The flutter tool
flutter command-line tool is how developers (or IDEs on behalf of developers) interact
flutter --help lists the developer-facing commands that
flutter --help --verbose lists all the commands that
flutter supports, in particular, it also lists the
features that are of use to Flutter contributors.
flutter update-packages, which downloads all the Dart dependencies for all Dart packages in the Flutter repository.
flutter analyze --flutter-repo, as described on Using the Dart analyzer.
When contributing to Flutter, use
git pull --rebase or
git rebase upstream/master
flutter tool itself is built when you run
flutter for the first time and each time
git pull --rebase (or
flutter upgrade, or anything that changes the current commit).
Markdown documentation can be found for some commands in flutter/packages/flutter_tools/doc/.
Making changes to the
If you want to alter and re-test the tool's behavior itself, locally commit your tool change
in git and the tool will be rebuilt from Dart sources in
packages/flutter_tools the next
time you run
flutter. Alternatively, delete the
Doing so will force a rebuild of the tool from your local sources the next time you run
flutter_tools tests run inside the Dart command line VM rather than in the
flutter shell. To run the tests, navigate to
packages/flutter_tools and run:
../../bin/cache/dart-sdk/bin/pub run test
The pre-built flutter tool runs in release mode with the observatory off by default.
To enable debugging mode and the observatory on the
flutter tool, uncomment the
FLUTTER_TOOL_ARGS line in the
bin/flutter shell script.
flutter command-line tool
Developers are expected to run flutter command without knowing too much details about the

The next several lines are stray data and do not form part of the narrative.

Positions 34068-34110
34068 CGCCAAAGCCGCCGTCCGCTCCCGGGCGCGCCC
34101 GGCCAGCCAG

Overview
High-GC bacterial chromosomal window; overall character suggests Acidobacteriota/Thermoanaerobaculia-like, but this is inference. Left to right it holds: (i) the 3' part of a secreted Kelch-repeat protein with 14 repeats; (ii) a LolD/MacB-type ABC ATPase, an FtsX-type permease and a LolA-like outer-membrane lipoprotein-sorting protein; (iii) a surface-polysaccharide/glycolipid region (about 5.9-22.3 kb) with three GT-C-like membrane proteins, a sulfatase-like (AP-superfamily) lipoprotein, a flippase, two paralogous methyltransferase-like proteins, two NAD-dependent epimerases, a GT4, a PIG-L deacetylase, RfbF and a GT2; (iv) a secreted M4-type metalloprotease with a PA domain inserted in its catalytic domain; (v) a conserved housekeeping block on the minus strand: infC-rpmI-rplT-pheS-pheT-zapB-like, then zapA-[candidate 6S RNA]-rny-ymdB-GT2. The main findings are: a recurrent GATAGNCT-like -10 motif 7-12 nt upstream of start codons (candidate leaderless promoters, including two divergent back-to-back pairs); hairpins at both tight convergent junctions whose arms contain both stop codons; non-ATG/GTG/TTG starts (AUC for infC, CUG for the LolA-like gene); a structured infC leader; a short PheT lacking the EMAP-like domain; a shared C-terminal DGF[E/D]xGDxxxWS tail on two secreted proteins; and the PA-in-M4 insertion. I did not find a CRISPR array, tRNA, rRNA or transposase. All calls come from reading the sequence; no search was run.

flutter command. However, there are some cases in which you may find it useful to debug
flutter command especially when it's difficult to reproduce your issue.
flutter command is just a wrapper and it will finally run
$FLUTTER_ROOT/bin/cache/flutter_tools.snapshot generated by flutter_tools package.
That's to say, you can debug
flutter command as a Dart Command Line App.
flutter doctor -vv as an example. You can debug it following steps below:
a. Open the flutter_tools package in Android Studio
b. Create a new Dart Command Line App by
Add Configurations and configure it as below:
The Dart file refers to bin/flutter_tools.dart where the main function is located. Program arguments refers to the arguments for flutter command, it's passed to main method directly. Working directory is which flutter project you want to run the flutter command, and is not always necessary.
c. The dart sdk is used to run the bin/flutter_tools.dart and expected to configure as below:
d. If you make some changes to the flutter_tools package, you may need to do as 'Making changes to the
flutter tool' says above because flutter command might be triggered implicitly by gradle, etc.
Though those steps given above are under Android Studio, the logic also works for other IDEs.
Adding, removing, or making changes to Dart dependencies
Once you've edited a